Monday, December 13, 2010

Barking up the wrong tree

Whichever way the tax debate goes, it is clear that the one objective that is on all sides' agenda, and which is likely to be met, is that of putting some extra cash in middle-class Americans' pockets. The underlying assumption and expectation is that they will go out and spend that cash, thereby stimulating the economy.

However, unless these patriot-consumers buy from a very slim range of goods that are made in America, it is likely that their purchases will end up creating new jobs somewhere else in the world - in spite of high retail markups (see Note 1). Further, the deficit in the state's budget as a result of the tax cut will be filled by borrowing from foreign lenders.

Somehow, these actions are supposed to be good for the American economy.

I spoke to a partner of an architectural firm recently about his outlook for business next year. He didn't see any construction activity picking up locally, but mentioned that their design projects in China are keeping them afloat. "The Chinese are still building", said he. Why not, when they have American policy-makers on their side?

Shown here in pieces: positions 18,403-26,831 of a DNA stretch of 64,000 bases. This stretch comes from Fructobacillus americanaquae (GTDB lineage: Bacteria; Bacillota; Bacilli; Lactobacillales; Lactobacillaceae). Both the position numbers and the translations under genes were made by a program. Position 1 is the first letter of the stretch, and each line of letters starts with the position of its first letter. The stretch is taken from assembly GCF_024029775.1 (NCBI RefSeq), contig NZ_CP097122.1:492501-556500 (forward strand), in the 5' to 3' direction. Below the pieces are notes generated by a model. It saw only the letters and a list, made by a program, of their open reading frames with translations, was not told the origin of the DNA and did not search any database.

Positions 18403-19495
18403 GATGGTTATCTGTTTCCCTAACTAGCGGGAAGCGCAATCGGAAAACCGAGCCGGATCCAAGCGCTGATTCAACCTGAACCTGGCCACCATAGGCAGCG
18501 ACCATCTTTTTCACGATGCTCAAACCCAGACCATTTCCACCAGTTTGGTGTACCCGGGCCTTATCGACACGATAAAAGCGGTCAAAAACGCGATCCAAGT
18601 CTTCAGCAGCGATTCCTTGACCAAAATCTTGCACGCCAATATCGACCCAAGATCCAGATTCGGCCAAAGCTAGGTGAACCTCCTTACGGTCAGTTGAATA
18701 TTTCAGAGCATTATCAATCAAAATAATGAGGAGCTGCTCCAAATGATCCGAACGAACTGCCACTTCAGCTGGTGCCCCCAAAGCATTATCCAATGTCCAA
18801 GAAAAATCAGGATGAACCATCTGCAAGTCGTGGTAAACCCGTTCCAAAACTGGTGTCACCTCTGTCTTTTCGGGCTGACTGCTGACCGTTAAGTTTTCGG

Note 1: Recovery hawks are quick to point out uptrends in retail sector jobs. Celebrating retail jobs for the lack of any other strong indicators is like saying "We have no money for groceries. But thats OK, because the kids have now gotten used to the taste of cardboard.".

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